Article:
Seed: The Untold Story A review
30 Sep 2016
This documentary should come with a warning label: Caution! This film might make you throw shit at your screen! While visually stunning, Seed: The Untold Story is also enraging.
Henry Kissenger: If you want to control a country, you control the oil. If you want to control the people, control the food.
Dr. Vandana Shiva: If you want to control the food, you control the seeds.
There is tons of information everywhere about seed banks, GMOs, pesticides, Monsanto, Dow, Bill 2491, suicide among Indian farmers and the loss of seed diversity. However, this documentary is the first I have seen to bring all of these crucial topics together in one film to give viewers a crash course in the dire state of our food supply. In two hours, I took thirteen pages of notes (a record for me) and yet I wish the film was two hours longer.
The film is eye candy from the very beginning. A burst of delicious vibrant colors saturate our vision from frame to frame with foods derived from seeds. The colorists deserves every award in the world. I was extremely impressed with the visual skills that made even Will Bonsall, a simple farmer in dull overalls and a home based seed bank in a shed look more inviting than a 3D film. The HD is on point and made me not want to blink. Opening the film with Will Bonsall was great because it gives the viewers an up close and personal look of the issues through the eyes of an actual farmer who is fighting for our food independence hands on. Like every other speaker in Seed, Will gives us an impressively informed account of the crisis we are in and he gives us knowledge on how to possibly shift our detriment into reverse gear. His love for growing his own food with the thousands of seed varieties in his possession was so heartwarming and admirable that I had to hit pause to go and apologize to my daughter for not being more supportive of her organic micro-farm in our Los Angeles backyard.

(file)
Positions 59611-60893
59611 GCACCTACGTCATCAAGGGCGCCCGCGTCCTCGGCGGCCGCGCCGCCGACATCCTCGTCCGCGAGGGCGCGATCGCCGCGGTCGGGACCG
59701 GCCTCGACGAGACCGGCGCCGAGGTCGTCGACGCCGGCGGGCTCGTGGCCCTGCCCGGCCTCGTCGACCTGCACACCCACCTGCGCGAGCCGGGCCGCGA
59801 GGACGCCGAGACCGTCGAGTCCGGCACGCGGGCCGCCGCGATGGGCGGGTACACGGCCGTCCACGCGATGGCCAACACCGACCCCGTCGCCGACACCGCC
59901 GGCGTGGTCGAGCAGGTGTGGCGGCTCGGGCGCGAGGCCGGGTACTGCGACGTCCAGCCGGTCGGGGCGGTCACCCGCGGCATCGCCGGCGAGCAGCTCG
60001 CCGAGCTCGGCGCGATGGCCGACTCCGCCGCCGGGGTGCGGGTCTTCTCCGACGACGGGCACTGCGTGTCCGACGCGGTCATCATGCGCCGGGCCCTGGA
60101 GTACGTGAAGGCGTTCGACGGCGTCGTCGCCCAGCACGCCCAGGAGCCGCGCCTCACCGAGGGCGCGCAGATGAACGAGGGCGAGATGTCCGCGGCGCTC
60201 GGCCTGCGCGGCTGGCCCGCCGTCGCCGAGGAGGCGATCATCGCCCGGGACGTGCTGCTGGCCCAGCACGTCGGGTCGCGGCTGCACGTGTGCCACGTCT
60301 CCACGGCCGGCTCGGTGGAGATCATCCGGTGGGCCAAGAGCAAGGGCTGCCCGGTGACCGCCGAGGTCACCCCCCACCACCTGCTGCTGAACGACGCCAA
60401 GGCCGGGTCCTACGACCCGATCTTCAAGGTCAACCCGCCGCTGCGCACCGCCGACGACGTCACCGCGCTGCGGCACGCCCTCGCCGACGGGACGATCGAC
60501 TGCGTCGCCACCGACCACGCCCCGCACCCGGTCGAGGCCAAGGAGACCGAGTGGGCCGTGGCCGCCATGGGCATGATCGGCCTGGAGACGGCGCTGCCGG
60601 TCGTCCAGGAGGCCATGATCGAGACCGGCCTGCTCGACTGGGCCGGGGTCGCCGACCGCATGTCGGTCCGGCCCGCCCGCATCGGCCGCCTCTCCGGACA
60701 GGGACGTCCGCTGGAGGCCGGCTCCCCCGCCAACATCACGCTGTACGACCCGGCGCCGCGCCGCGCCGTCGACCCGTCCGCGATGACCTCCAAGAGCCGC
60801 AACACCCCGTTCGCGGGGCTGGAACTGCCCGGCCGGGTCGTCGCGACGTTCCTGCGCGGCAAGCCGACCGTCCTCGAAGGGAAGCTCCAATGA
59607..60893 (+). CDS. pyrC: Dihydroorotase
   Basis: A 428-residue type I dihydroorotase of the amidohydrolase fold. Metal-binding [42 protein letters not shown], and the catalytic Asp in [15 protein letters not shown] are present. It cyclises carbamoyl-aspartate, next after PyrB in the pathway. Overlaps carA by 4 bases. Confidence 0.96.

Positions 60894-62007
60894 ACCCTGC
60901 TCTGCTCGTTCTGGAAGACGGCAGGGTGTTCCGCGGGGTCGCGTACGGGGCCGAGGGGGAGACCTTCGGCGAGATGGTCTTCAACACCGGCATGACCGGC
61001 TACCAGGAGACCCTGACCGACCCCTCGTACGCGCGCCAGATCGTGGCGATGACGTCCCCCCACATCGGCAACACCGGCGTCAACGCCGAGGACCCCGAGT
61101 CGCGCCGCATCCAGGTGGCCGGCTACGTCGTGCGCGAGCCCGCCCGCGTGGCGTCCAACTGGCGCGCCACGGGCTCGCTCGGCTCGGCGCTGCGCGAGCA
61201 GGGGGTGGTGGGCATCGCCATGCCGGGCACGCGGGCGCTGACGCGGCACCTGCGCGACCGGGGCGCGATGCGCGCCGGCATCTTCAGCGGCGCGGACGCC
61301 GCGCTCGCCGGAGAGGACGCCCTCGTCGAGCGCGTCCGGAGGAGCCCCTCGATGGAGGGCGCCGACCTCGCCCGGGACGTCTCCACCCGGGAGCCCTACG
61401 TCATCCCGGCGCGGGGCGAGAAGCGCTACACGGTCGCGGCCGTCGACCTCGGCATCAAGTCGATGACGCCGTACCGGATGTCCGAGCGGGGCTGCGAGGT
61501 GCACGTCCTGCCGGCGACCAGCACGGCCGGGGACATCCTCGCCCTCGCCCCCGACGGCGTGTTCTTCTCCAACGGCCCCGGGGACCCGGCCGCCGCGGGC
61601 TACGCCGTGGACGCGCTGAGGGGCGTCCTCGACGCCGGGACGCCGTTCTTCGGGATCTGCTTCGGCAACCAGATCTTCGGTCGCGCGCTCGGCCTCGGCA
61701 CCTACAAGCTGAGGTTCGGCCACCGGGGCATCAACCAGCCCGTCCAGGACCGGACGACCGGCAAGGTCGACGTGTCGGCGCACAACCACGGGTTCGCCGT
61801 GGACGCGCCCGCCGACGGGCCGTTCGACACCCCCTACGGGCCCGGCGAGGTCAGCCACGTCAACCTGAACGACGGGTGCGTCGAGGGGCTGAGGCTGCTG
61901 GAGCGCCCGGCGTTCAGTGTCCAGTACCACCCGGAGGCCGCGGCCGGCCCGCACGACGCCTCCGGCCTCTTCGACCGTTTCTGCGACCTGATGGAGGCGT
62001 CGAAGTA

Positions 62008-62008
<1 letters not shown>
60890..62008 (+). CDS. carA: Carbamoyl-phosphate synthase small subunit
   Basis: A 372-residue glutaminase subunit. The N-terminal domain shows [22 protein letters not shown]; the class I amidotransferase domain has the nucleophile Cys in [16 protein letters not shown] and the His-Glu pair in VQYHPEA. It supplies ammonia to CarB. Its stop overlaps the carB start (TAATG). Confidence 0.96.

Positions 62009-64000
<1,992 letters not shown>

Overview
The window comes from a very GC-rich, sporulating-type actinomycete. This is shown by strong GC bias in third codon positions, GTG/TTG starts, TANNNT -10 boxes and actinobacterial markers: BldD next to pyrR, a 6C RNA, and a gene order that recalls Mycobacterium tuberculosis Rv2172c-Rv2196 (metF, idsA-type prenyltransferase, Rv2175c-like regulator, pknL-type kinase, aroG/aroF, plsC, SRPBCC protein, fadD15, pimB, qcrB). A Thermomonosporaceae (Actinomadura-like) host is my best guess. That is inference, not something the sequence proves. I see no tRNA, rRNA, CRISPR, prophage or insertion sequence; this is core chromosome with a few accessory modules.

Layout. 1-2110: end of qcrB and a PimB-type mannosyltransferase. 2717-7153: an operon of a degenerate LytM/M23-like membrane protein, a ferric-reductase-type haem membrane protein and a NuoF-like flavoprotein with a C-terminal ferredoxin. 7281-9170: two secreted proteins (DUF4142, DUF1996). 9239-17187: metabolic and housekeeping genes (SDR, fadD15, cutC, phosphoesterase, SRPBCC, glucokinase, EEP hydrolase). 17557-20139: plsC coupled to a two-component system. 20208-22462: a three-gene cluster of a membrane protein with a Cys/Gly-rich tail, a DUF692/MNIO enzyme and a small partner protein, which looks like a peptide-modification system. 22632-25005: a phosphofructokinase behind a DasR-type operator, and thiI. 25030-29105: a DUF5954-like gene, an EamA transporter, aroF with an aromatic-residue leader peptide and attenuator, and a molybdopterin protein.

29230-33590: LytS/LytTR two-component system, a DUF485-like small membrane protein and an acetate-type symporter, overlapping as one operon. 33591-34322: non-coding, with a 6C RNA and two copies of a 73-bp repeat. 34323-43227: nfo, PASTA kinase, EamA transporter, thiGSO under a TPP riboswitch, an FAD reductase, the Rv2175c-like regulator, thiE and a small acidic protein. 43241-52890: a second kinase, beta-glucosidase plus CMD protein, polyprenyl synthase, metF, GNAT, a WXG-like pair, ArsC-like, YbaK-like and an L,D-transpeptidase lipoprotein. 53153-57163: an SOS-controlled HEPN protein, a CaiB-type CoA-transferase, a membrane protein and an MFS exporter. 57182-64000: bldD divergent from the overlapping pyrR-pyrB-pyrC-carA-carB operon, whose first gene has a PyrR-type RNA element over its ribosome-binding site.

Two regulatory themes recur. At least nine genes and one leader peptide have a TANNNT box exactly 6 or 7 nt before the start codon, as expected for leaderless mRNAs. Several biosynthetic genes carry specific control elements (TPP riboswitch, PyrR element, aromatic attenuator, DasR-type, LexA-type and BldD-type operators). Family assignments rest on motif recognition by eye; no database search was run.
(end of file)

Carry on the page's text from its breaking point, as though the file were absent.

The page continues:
On Will’s farm alone, he grows an astonishing variety of food, including hundreds of different varieties of potatoes. While flaunting the beautiful potatoes of deep burgundy and majestic purples, he warns of the dangers of lack of variety by giving us a brief history lesson about the potato blight that killed over one million Irish in the 1830s and 40s. Will admonishes “Genetic diversity is the hedge between us and global famine.”
I have never been so impressed with extreme close-up images of produce as I was while watching the statistics about the loss of diversity of our vegetables. In the 20th century, we lost 94% of our vegetable seed varieties. We went from 544 varieties of cabbage to 28. From 288 varieties of beets, we are now down to 17. We have lost over 96% of our corn varieties and 98% of our celery varieties and countless other varieties of the produce we consume in our regular diets. So many of the varieties in our seed stock are on the verge of extinction. We presently have the largest seed shortage in history.